More than half of people surveyed in a BBC World Service poll say the re-election of US President George W Bush has made the world more dangerousreports the BBC.
Doug Miller, President of Globescan, said the findings "supports the view of some Americans that unless his administration changes its approach to world affairs in its second term, it will continue to erode America's good name, and hence its ability to effectively influence world affairs". [Cheers to Hervé]As you no doubt realize, it is entirely Bush's fault that France, in its entirety (and the world as well), has united against America; and the fact that members of the "peace camp" end up looking like they support autocrats and tyrannical régimes is entirely imputable to Dubya's arrogance, since that state of affairs is, needless to say, an unheard-of anomaly that has nothing to do with the reality of their friendship with Uncle Sam and the sharing, through the decades, of the common goals of democracy for all.
Of course, Max Jacobson's column in the International Herald Tribune somewhat takes the winds out of the sails of the legend that it is only Bush that people oppose, as the former Finnish ambassador to the United Nations deflates the canard that the members of the UN are lucid, visionary, and doing little else but trying to overcome reactionary America's opposition to a bright, peaceful future.
The United States … is like a magnet that both attracts and repulses. The other four governments [i.e., the other four permanent members of the security council] determine their positions less on the merits of the case under discussion than by the state of their relations with the United States.And here, for your information, is an excerpt from Brian Knowlton's IHT interview with John McCain:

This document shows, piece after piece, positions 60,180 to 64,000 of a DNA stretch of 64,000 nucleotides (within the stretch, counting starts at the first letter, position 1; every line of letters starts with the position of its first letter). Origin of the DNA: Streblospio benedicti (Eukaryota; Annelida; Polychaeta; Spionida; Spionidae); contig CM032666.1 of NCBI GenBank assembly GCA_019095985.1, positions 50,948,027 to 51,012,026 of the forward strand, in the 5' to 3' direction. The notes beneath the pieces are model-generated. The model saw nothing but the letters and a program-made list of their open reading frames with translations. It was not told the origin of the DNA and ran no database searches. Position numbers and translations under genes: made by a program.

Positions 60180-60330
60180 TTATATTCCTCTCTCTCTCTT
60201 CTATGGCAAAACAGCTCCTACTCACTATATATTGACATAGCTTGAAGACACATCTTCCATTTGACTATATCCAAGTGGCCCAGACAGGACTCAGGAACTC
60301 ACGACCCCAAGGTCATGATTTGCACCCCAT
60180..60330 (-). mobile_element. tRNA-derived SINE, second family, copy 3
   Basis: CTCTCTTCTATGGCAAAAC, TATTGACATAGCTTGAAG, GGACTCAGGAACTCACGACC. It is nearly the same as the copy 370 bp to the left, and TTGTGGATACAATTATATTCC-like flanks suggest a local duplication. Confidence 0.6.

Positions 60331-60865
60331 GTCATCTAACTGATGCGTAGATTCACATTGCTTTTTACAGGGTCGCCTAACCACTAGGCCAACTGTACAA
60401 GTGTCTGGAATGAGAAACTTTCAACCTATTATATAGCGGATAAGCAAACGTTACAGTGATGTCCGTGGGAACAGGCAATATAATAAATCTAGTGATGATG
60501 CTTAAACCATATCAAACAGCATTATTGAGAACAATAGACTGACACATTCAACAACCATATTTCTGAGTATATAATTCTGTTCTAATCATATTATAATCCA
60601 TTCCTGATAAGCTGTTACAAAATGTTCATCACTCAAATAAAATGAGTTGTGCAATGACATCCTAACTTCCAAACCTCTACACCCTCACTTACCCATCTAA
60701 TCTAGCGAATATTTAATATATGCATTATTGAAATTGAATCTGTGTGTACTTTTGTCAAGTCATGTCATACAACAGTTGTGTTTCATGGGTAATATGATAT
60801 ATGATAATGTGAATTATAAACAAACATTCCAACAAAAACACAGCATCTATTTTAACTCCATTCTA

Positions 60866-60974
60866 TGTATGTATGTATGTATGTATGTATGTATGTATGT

I think the French were severely, deeply wounded and therefore took some of their anger out on us over this failed policy that they pursued.What was the question that the Arizona senator was answering?
What about the reaction to Dayton and the whole Bosnia issue?Dayton? Bosnia? Oh yes, the interview appeared in the January 8, 1996, issue of the IHT; I should probably also mention that Jacobson's column dates back to March 12, 1998.
Also, we have this letter to the American president, which appeared in Le Monde:
After the Somalis, who object to you as the world's policeman, there are some other underdeveloped beings, the French, who refuse as one to have their culture "gattified" according to your wishes. [You have] managed to build against yourself, in Paris, a holy union, the likes of which the Hexagon's [France's] Gauls are not used to …Bertrand Poirot-Delpech's letter appeared on October 20, 1993, and it was addressed to Bill Clinton.
Oh, and then — speaking of French talk of conciliation versus aggressiveness, of their indulgence toward undemocratic régimes, and of their love of words and expressions such as "responsabilité" and "réaliste" and "acceptance of realities" — there's this:
The French last night welcomed the Democratic gains in Tuesday's United States elections as good news. The government took no official position, but many French officials are known to hope that the Democrats will use their control of the House and their strengthened Senate position to press for a more conciliatory policy toward Communist China and toward the Soviet area in general. Many responsible French officials feel that the United States must agree to a recognition of Red China if only as the first step toward organizing an Asiatic defense on an acceptance of realities.That appeared after the mid-term elections of November… 1954.
But, you understand, it is only Bush we have something against! We actually share the same goals as you! We are your allies! We actively work toward the same ends! Americans are our friends!